Bluebells and Bees
Bluebells are a beautiful wildflower, typically seen around April to May. They create a gorgeous carpet on woodland floors including our woodland, which is typically covered with them around this time of year. The magical atmosphere they evoke and the beauty they inspire might link to their mythical origins! The Latin name, Hyacinthoides, comes from the Greek myth of the death of Price Hyacinthus, Apollo’s tears spelled the word ‘alas’ on the petals of the hyacinth flower that had bloomed from his blood. The non-scripta means unlettered and separates the bluebell from the hyacinth.
Environmental Impact of Bluebells
Not only are bluebells beautiful but they are great for the environment! Of course, all plants help provide the necessary greenspaces that help the environment, but flowers like bluebells attract pollinators such as bees and provide a great early food source. If you are thinking of planting bluebells to attract bees, make sure they are native British varieties. Other flowers that attract bees include, foxgloves, comfrey, clovers, greater knapweed, stinking hellebore, honeysuckle and wood anemone.
35 UK bee species are under threat of extinction, 13 have already been lost. The intensification of farming and the increased use of pesticides are a few of the key factors as to why. Bees are key to the survival of plant species, in fact, it would cost UK farmers £1.8 billon to pollinate their crops without bees. Bees are a key component of human survival and are necessary for the maintenance of many ecosystems.
How Can We Help?
Call for your local council to protect pollinators and ask what they are currently doing to combat the issue of bee decline. Visit Friends of the Earth and donate to get a bee saver kit and contribute to the cause. Friends of the Earth help to raise public awareness about bee decline, put bees and other wildlife on the political agenda, promote crop growing without the use of bee-harming pesticides by working with farmers and send out thousands of packets of wildflower seeds each year to engage the public in planting habitats for the bees.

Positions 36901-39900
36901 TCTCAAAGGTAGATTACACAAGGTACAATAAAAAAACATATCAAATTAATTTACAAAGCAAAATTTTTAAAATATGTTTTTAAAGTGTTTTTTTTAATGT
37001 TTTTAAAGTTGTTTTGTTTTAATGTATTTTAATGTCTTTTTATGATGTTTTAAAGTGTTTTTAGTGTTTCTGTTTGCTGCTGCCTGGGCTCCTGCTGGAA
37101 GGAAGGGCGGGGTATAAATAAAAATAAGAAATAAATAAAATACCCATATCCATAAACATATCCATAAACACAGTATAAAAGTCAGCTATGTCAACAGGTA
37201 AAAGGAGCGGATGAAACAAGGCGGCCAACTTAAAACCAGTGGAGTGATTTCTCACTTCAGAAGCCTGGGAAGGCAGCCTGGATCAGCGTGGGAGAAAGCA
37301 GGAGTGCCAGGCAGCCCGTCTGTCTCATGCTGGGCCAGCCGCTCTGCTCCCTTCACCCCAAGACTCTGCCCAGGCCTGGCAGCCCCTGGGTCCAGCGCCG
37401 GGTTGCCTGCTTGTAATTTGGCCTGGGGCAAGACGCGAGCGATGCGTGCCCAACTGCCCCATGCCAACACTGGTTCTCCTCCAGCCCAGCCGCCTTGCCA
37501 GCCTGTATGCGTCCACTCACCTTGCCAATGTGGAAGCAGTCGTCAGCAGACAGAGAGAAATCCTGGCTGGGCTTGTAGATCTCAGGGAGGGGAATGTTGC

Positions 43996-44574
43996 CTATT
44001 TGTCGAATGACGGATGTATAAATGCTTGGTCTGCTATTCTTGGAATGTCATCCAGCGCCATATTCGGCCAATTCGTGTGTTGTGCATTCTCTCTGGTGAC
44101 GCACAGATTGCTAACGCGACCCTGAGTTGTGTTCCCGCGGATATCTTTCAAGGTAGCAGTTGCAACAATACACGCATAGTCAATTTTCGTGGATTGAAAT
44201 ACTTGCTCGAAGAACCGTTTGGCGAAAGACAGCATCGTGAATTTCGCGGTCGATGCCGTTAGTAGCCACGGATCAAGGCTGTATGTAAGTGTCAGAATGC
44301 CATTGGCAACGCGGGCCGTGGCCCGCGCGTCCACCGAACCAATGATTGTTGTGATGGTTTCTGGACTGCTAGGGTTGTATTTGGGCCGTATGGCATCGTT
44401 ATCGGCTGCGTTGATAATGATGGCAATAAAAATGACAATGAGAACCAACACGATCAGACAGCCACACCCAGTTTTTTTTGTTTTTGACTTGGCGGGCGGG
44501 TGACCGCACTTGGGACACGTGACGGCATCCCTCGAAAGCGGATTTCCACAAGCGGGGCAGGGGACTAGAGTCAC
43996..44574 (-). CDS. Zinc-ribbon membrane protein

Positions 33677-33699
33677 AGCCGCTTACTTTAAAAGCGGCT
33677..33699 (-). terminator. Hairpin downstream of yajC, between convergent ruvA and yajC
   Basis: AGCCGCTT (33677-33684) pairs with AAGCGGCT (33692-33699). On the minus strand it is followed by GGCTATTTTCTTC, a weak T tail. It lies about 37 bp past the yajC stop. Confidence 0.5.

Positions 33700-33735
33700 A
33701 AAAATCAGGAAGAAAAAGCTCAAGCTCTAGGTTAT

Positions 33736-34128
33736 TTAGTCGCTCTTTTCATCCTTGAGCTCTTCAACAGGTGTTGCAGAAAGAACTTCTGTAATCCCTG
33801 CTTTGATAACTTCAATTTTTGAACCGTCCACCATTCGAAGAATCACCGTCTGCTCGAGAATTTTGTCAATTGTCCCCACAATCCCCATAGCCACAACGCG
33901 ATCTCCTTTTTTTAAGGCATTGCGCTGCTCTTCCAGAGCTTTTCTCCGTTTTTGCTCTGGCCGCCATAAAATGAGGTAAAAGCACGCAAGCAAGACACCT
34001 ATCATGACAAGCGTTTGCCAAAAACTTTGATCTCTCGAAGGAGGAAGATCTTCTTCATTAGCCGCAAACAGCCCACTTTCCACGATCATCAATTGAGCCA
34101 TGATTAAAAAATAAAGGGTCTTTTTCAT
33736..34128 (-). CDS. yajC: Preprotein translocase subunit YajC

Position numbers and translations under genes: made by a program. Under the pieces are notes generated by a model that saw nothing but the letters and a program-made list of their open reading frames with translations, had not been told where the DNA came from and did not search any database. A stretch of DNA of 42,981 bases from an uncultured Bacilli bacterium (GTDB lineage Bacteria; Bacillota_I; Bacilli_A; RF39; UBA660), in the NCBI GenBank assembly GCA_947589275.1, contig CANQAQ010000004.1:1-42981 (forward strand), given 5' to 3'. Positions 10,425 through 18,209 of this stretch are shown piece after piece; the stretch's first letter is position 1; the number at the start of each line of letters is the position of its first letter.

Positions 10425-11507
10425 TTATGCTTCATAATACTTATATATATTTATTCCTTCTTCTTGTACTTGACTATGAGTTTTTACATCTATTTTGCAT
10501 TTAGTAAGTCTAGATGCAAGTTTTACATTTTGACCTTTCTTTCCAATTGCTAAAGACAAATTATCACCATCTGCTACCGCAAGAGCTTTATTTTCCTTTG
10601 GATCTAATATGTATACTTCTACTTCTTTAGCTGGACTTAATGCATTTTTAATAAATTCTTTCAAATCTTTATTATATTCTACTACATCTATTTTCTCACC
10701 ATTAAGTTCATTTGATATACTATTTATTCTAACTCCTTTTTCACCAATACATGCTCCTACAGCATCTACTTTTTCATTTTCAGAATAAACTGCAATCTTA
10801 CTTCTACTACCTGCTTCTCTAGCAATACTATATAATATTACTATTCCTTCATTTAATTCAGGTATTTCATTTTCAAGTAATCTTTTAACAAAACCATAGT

If you would rather help on your own, here How to Attract Bees to Your Garden – Woodland Trust is some advice as to the best way to create a bee-friendly habitat:
- Plant wildflowers and native species as they have evolved alongside native insects, and rarer species tend to favour them. They are also easier to grow and maintain and are often relatively resistant to pests.
- Create diverse plantings as this will provide a good variety of pollen-rich flowers and is more accessible to more species of pollinators. Avoid double or multi-petalled flowers as they are less accessible for pollinators and contain less nectar and pollen.
- Don’t use pesticides as many (specifically those containing neonicotinoids) kill bees.
- Make a bee house to provide a nesting site. Research how to make it as effective as possible or where to buy the best one.
- Retain lawn weeds as many, such as dandelions, are excellent bee plants. If you want to mow your lawn, consider leaving a space that is mown less frequently to give them a chance to flower.
- Name: Bluebells
- Latin Name: Hyacinthoides non-scripta
- Category: Wildflowers
- Height: Up to 50cm
- Habitats: Woodland, towns and gardens
The bluebells at Helsbury are one of the highlights of our year, if you want to see them for yourself you’ll need to book for the end of April and early May. And check out our mindful moment video for Spring.